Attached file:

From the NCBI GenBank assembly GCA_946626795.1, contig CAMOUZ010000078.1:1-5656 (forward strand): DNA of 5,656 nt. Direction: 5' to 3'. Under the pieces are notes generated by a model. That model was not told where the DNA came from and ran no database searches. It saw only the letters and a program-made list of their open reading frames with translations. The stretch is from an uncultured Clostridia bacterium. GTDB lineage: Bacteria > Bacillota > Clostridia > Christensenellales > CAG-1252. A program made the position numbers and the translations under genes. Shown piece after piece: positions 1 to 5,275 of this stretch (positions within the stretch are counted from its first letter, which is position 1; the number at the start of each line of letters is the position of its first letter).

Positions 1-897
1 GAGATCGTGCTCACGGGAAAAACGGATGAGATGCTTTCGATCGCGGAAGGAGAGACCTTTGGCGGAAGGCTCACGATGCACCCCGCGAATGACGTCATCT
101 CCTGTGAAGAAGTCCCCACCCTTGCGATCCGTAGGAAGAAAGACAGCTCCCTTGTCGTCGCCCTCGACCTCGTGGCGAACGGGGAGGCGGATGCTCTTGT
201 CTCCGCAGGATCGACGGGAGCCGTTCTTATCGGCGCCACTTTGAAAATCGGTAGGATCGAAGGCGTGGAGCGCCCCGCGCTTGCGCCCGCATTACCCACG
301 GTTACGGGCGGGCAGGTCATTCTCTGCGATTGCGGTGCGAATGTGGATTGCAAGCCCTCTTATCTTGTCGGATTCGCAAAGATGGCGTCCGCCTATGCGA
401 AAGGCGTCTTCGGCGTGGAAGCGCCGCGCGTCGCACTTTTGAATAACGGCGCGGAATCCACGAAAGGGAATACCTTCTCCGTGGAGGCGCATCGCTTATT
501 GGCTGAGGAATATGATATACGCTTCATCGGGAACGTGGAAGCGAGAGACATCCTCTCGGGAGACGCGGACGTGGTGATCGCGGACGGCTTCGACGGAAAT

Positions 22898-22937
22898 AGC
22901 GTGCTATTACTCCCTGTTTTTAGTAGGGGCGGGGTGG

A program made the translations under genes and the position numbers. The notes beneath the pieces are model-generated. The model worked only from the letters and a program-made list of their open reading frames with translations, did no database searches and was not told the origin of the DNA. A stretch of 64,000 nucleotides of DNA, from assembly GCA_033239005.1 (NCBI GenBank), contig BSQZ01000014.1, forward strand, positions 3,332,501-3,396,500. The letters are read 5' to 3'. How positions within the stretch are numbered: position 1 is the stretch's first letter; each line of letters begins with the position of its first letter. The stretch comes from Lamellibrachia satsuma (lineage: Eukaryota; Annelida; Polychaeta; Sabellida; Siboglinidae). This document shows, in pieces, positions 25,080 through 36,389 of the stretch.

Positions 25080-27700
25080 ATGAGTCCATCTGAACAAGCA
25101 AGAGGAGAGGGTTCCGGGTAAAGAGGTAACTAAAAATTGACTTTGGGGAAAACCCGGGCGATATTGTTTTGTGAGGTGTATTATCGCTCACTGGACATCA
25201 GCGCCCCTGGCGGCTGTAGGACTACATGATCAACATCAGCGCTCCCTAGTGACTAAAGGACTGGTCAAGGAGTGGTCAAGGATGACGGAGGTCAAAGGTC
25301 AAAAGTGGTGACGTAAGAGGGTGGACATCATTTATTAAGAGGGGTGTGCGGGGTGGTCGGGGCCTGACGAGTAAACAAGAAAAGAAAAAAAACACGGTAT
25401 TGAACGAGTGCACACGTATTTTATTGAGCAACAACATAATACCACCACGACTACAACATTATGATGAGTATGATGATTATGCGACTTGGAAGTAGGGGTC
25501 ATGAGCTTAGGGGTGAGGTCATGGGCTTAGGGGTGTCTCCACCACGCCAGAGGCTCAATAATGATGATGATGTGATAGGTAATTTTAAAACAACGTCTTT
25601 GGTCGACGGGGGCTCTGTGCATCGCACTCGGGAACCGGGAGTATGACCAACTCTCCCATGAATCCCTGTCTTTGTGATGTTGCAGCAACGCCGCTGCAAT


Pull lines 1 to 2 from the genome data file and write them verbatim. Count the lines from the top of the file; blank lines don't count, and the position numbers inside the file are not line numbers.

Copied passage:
From the NCBI GenBank assembly GCA_946626795.1, contig CAMOUZ010000078.1:1-5656 (forward strand): DNA of 5,656 nt. Direction: 5' to 3'. Under the pieces are notes generated by a model. That model was not told where the DNA came from and ran no database searches. It saw only the letters and a program-made list of their open reading frames with translations. The stretch is from an uncultured Clostridia bacterium. GTDB lineage: Bacteria > Bacillota > Clostridia > Christensenellales > CAG-1252. A program made the position numbers and the translations under genes. Shown piece after piece: positions 1 to 5,275 of this stretch (positions within the stretch are counted from its first letter, which is position 1; the number at the start of each line of letters is the position of its first letter).

Positions 1-897